Periodically updating clients regarding the status of their cases or responding to client requests for information appears to be a deceptively simple task, however, some lawyers have difficulty maintaining this necessary routine. Additionally, if a client files a Florida Bar complaint asserting a lawyer’s failure to maintain contact, it can be a critical error for a lawyer to persist in the habit of unresponsiveness. In fact, the Florida Supreme Court recently disbarred an attorney for failure to respond to requests for information in The Florida Bar v. Davis, 2014 WL 2609210 (Fla. 2014).
Kathleen Davis was retained by the guardian and sister of an Alzheimer’s patient to obtain a divorce on the basis of spousal abandonment. The client paid Davis $5,000. Initially, Davis indicated that she would complete the necessary divorce paperwork within one week and submit it to the client for review. However, Davis delayed the divorce petition for several months and subsequently submitted the documents to the client with several errors contained therein. The client corrected the errors and returned the documents to Davis. However, Davis failed to make any corrections and failed to file the documents and initiate the divorce proceedings with the clerk of court.
In the interim, the patient’s husband initiated the divorce and filed the necessary paperwork. The client attempted to contact Davis to draft a response to the divorce petition. However, Davis would not respond to the client, and the client was subsequently required to file a pro se response. The client filed a complaint with The Florida Bar, and Davis failed to respond to Bar inquiries and failed to attend her disciplinary hearing.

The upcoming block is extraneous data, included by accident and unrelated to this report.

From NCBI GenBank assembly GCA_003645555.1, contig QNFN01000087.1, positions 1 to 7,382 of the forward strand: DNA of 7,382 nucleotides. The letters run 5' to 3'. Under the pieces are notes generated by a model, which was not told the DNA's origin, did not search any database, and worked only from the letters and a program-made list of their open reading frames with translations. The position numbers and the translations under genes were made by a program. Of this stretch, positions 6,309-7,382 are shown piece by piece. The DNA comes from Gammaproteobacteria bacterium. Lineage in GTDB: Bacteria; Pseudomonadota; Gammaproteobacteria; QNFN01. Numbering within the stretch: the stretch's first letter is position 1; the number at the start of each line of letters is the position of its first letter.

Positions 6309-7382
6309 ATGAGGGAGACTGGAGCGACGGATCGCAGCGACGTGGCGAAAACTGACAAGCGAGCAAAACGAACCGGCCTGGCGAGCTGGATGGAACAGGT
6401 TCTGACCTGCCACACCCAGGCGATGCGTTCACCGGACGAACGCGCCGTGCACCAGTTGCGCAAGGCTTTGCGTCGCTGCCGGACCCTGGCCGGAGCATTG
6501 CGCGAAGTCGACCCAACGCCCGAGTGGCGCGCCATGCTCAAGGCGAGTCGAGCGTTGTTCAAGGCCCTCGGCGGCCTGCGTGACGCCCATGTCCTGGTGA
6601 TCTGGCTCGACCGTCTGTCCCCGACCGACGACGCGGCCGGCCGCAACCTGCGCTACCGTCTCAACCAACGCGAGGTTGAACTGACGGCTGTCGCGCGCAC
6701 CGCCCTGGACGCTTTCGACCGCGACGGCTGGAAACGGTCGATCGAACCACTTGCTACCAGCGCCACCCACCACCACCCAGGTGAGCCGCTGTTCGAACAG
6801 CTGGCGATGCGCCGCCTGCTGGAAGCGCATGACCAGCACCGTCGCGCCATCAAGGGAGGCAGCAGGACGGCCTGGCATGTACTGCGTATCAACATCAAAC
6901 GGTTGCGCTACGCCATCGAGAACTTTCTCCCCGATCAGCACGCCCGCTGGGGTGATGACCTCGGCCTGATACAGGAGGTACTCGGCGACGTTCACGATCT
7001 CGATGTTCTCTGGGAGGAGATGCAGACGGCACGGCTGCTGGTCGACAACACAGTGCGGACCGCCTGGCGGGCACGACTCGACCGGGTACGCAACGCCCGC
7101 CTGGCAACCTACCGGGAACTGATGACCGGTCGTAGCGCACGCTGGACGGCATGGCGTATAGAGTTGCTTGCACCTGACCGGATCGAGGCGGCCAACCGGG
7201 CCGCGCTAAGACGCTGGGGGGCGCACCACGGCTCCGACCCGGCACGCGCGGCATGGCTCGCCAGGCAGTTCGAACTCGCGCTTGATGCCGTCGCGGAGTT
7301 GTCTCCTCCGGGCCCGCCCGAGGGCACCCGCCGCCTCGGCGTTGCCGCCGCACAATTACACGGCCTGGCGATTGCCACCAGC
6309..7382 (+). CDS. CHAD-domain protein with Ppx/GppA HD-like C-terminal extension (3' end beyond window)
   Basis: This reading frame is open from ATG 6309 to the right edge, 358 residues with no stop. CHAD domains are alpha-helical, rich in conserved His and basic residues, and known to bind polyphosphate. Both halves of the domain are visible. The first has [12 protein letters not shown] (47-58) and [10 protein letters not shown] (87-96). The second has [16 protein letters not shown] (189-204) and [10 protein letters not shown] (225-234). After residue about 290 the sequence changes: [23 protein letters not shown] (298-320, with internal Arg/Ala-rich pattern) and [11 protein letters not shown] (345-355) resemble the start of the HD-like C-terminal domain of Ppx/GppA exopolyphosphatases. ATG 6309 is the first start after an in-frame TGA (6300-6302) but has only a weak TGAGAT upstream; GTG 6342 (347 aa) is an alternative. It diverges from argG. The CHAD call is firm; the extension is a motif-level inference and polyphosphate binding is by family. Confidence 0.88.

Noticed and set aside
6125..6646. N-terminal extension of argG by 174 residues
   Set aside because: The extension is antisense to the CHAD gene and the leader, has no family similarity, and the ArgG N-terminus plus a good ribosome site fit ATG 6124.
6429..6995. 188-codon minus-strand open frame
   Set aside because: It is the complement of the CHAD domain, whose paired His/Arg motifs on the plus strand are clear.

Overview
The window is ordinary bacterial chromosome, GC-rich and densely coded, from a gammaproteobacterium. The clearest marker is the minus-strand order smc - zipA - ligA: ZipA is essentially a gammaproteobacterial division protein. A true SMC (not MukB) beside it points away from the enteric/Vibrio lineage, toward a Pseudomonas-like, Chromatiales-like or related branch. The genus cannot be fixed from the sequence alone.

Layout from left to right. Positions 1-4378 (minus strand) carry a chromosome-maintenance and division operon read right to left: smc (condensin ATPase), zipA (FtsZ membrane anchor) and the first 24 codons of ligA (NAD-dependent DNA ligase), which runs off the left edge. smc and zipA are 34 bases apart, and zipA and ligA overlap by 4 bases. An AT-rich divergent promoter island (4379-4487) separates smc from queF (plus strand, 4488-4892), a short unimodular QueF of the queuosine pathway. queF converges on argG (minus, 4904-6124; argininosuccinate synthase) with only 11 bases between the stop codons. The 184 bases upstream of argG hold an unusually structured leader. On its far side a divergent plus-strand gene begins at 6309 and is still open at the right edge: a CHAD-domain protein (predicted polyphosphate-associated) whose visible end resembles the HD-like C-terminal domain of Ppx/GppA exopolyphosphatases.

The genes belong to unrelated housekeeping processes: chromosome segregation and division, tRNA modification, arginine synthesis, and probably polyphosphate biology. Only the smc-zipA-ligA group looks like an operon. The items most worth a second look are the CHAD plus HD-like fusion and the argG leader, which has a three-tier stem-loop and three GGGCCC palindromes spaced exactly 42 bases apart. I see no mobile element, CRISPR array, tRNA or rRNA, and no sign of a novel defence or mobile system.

Several ethical rules require a lawyer to act with diligence and maintain communication with a client and The Florida Bar. The Supreme Court disbarred Davis because she failed to participate in her disciplinary proceedings, neglected a vulnerable client, and retained client funds to the client’s disadvantage. In the Davis decision, the Supreme Court restated its findings in The Florida Bar v. Bartlett, 509 So. 2d 287, 289 (Fla. 1987), which clarifies that “a lawyer’s willful refusal to participate at all in the disciplinary process when he is accused of misconduct calls into serious question the lawyer’s fitness for the practice of law.”
It is clear that it can be relatively easy for attorneys to make mistakes and find themselves in a disciplinary dilemma. Therefore, it is important to assist attorneys before they travel down the road of unprofessionalism and receive its resulting sanctions. The HCBA Professionalism and Ethics Committee is devoted to elevating the practice of law to its highest aspirations. This committee endeavors to promote professionalism and ethical behavior in the consciousness of all lawyers and members of the public and is invested in publicizing and participating in this circuit’s Local Professionalism Panel, continuing legal education presentations, and assisting the Thirteenth Judicial Circuit’s efforts to develop professionalism programs. Please consider joining this committee and connecting with its efforts to maintain the legal profession’s highest ideals.